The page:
“If we don’t have technical measures in place to protect against misuse, this is just a trove of potential misuse…We’ve got to think about the technology as a protector of liberty too. And the government should be implementing technologies to protect our liberties,” Lessig says. “Because if they don’t, we don’t figure out how to build that protection into the technology, it won’t be there.”

“We should recognize in a world of terrorism the government’s going to be out there trying to protect us. But let’s make sure that they’re using tools or technology that also protects the privacy side of what they should be protecting.”

A former conservative who’s now a liberal, Lessig also knows that the caustic impact of money is another weapon capable of mortally wounding democracy. His recent book, Republic, Lost: How Money Corrupts Congress — and a Plan to Stop It, decries a pervasive “dependence corruption” in our government and politics that should sound a desperate alarm for both the Left and the Right. Here, Lessig outlines a radical approach to the problem that uses big money itself to reform big money-powered corruption.

Producer: Gail Ablow. Editor: Rob Kuhns.
Intro Producer: Robert Booth. Intro Editor: Paul Desjarlais.
Photographer: Alton Christensen.

Lawrence Lessig on Government Spying.

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Photo of Aaron Swartz and Lawrence Lessig at t...

Photo of Aaron Swartz and Lawrence Lessig at the launch party for Creative Commons at O’Reilly’s Emerging Technology Conference. (Photo credit: Wikipedia)

"Technology has exceeded our humanity"

“Technology has exceeded our humanity” (Photo credit: Toban B.)

Bill Moyers and Sheldon Wolin, 2008. Do we live in a Democracy?

Bill Moyers and Sheldon Wolin 2008  Video I

Bill Moyers and Sheldon Wolin 2008  Video II

***

Wikipedia:

Wolin’s work addresses participatory democracy with primary focus on the United States.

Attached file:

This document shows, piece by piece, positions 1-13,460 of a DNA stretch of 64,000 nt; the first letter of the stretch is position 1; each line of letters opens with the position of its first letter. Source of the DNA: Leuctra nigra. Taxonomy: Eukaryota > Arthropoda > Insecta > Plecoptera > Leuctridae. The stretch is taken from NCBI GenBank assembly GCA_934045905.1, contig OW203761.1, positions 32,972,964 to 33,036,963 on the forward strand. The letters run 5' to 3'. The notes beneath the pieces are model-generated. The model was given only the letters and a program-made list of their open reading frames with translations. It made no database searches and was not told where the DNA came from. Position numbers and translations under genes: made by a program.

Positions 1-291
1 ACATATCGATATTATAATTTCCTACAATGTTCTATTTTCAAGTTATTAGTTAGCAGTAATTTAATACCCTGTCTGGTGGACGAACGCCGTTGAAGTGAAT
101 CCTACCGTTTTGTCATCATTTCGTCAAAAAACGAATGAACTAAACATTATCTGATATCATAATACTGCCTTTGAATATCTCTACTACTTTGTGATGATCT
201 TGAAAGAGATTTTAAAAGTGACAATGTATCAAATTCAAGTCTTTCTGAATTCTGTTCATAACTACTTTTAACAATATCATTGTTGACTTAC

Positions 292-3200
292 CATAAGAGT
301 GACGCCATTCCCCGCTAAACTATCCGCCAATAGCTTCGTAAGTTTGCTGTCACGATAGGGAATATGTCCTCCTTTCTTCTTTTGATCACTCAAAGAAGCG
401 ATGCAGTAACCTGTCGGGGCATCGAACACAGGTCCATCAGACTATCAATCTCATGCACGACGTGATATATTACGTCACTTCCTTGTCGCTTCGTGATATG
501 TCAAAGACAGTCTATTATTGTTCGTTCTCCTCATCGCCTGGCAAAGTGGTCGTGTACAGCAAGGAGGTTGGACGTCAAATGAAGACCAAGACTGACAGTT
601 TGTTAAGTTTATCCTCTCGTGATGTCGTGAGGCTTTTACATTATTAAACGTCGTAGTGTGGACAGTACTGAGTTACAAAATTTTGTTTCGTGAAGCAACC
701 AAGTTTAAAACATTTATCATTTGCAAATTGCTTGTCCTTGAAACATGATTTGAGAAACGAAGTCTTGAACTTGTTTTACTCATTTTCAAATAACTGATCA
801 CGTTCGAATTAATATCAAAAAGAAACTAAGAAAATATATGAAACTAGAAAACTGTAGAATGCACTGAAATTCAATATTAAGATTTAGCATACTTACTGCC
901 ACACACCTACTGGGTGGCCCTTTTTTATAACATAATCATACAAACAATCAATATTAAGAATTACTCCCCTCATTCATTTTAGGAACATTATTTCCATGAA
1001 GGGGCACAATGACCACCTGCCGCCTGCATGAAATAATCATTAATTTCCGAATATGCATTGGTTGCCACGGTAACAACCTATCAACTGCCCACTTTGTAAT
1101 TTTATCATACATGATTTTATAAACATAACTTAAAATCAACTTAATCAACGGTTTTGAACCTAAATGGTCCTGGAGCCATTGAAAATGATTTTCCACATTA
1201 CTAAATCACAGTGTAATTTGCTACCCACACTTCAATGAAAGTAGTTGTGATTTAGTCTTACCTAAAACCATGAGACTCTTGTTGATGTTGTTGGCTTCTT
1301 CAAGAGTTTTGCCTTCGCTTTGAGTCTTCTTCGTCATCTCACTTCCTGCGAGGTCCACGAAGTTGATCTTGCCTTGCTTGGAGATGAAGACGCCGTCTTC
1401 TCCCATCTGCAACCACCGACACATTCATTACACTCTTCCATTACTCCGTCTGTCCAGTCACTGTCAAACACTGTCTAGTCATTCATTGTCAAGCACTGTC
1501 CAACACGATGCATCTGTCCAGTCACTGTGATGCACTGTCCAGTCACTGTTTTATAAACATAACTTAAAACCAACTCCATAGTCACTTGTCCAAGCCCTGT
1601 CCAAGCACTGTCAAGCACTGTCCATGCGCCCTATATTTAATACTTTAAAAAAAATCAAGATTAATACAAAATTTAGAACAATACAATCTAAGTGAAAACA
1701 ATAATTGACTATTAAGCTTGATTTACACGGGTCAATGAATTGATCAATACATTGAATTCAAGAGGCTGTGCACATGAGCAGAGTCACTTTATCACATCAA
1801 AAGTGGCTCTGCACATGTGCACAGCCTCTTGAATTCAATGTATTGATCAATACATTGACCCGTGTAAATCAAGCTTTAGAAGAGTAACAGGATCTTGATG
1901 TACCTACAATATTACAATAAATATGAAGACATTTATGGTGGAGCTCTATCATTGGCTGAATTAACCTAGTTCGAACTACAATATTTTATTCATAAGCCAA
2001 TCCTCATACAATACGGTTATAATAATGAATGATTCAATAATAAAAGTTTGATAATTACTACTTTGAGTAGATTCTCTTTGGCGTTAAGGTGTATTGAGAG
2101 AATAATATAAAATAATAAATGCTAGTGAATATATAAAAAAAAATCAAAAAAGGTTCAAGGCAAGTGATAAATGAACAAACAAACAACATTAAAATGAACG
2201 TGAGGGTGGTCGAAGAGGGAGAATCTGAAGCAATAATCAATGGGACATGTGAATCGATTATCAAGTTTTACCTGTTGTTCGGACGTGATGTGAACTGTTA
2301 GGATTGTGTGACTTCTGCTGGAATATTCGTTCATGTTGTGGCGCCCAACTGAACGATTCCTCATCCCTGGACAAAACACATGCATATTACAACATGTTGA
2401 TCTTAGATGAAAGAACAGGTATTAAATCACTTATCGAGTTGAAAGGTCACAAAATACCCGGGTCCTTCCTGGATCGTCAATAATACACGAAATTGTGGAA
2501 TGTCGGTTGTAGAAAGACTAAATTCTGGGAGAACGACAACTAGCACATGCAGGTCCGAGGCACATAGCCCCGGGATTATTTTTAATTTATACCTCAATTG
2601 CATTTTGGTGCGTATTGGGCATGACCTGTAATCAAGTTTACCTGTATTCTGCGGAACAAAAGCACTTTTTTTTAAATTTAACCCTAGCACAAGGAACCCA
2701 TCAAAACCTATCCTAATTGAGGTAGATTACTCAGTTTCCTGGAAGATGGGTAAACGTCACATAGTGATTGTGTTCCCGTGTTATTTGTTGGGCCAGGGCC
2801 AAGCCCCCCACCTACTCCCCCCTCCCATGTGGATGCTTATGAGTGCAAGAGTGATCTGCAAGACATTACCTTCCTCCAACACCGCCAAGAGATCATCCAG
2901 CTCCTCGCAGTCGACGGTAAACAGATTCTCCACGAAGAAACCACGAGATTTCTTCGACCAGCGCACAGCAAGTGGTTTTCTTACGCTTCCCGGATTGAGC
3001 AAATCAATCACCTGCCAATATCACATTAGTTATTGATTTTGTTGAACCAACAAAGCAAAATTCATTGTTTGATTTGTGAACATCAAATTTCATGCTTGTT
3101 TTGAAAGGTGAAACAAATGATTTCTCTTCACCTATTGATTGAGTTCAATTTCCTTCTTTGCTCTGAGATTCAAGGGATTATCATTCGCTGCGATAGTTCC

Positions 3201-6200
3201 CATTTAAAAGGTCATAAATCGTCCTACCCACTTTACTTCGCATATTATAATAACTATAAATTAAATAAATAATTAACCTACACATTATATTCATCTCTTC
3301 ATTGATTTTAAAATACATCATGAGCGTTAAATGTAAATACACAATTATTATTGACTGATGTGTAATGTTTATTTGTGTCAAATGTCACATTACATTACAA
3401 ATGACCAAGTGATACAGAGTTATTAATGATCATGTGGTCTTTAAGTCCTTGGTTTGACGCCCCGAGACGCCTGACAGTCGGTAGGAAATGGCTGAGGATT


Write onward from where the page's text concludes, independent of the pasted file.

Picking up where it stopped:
He makes a distinction between democracy as system of governance

and any of the formal political institutions of the state.

In other words,

he decouples democracy from governance

and towards a political system based on democratic principles.

***

Sheldon Wolin

Sheldon Wolin

Sheldon S. Wolin (born August 4, 1922) is an American political philosopher and writer

on contemporary politics.

He is currently Professor Emeritus at Princeton University.

His most famous work is Politics and Vision: Continuity and Innovation in Western Political Thought.

In 1950, Wolin received his Harvard University doctorate for a dissertation titled Conservatism and Constitutionalism:

A Study in English Constitutional Ideas, 1760–1785. After teaching briefly at Oberlin College,

Wolin taught at the University of California, Berkeley, from 1954 to 1970.

In a political science department that was largely composed of empirical studies of micro-political issues,

Wolin was a political theorist who managed to build that component of the program by bringing

Norman Jacobson, John Schaar, and Hanna Pitkin into the department.

He was a major supporter and interpreter to the rest of the world

of the theory behind the Free Speech Movement,

and he became a mentor to one of the FSM’s more prominent activists,